Curtain call

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A curtain call (often known as a walkdown or a final bow) occurs at the end of a performance when individuals return to the stage to be recognized by the audience for their performance.[1][2] In musical theater, the performers typically recognize the orchestra and its conductor at the end of the curtain call. Luciano Pavarotti holds the record for receiving 165 curtain calls, more than any other artist.[3]

Curtain calls are not solely limited to actors in theaters. Athletes who also perform well may return to the field of play after a big play or at the conclusion of the game for recognition. Professional baseball players usually take their cap or helmet by the brim and hold it in the air.[4]

In film, the term "curtain call" is used to denote the film's end credits showing clips, stills, or outtakes of each character with the actor's name captioned. This sequence results in a similar individual recognition by the audience as a stage curtain call. This is usually only done in films that are light-hearted and have many characters, or perhaps a long list of cameo appearances.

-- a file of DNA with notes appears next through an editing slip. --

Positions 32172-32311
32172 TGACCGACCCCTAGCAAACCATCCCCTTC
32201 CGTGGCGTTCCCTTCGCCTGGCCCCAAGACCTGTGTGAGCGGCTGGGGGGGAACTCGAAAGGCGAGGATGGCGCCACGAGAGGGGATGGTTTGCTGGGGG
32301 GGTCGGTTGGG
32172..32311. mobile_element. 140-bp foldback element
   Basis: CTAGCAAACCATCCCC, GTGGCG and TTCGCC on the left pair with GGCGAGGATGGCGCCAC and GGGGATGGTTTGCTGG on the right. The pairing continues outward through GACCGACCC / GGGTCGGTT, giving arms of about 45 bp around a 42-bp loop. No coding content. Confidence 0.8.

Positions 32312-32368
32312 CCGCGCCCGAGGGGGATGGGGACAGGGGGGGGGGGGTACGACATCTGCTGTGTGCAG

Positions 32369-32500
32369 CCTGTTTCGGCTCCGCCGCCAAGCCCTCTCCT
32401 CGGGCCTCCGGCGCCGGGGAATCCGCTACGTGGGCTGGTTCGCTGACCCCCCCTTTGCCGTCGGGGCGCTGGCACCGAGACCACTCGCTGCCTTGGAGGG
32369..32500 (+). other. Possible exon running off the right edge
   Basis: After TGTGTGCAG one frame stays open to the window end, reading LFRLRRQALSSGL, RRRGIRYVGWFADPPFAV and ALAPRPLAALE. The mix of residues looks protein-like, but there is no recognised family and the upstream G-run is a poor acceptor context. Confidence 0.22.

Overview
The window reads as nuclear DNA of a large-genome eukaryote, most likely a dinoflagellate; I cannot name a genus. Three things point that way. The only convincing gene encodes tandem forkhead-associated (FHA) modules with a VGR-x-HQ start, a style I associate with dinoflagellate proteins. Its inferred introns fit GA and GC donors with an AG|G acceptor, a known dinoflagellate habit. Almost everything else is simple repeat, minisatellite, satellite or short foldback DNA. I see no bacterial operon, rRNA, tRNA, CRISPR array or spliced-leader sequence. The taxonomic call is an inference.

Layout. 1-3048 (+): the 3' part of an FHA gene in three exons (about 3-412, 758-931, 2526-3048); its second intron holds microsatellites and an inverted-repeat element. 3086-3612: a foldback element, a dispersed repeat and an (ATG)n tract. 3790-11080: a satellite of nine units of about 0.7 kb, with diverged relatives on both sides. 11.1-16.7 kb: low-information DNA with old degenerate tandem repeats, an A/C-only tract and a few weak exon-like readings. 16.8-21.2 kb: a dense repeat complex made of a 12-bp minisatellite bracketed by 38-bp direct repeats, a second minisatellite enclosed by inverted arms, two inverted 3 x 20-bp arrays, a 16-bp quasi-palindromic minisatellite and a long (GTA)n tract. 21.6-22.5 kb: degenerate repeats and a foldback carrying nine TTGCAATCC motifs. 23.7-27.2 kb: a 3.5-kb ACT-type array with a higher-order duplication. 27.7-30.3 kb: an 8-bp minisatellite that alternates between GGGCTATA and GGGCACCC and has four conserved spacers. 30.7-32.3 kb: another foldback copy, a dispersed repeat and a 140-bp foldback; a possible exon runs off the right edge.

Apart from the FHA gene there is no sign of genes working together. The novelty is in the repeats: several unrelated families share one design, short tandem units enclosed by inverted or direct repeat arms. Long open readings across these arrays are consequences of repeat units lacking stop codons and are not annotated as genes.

Films that use curtain calls during their end credits[edit]

TV series that used a curtain call[edit]

On occasion, television series have included curtain calls at the conclusion of their runs, with the cast breaking character and often showing the audience and crew:

  • In 1977, the Australian prime time soap opera, Number 96, paid homage to both its cast and loyal audience by devoting a significant part of its final episode (#1218) to a curtain call of many of the series' regular stars, past and present.
  • Also in 1977, the final episode of The Mary Tyler Moore Show, entitled "The Last Show" ended with Mary Tyler Moore addressing the studio audience and introducing and paying tribute to her castmates. Discounting live broadcasts of the past and shows-within-shows such as The Honeymooners, this was one of the first times a filmed American network series had broken character in this fashion.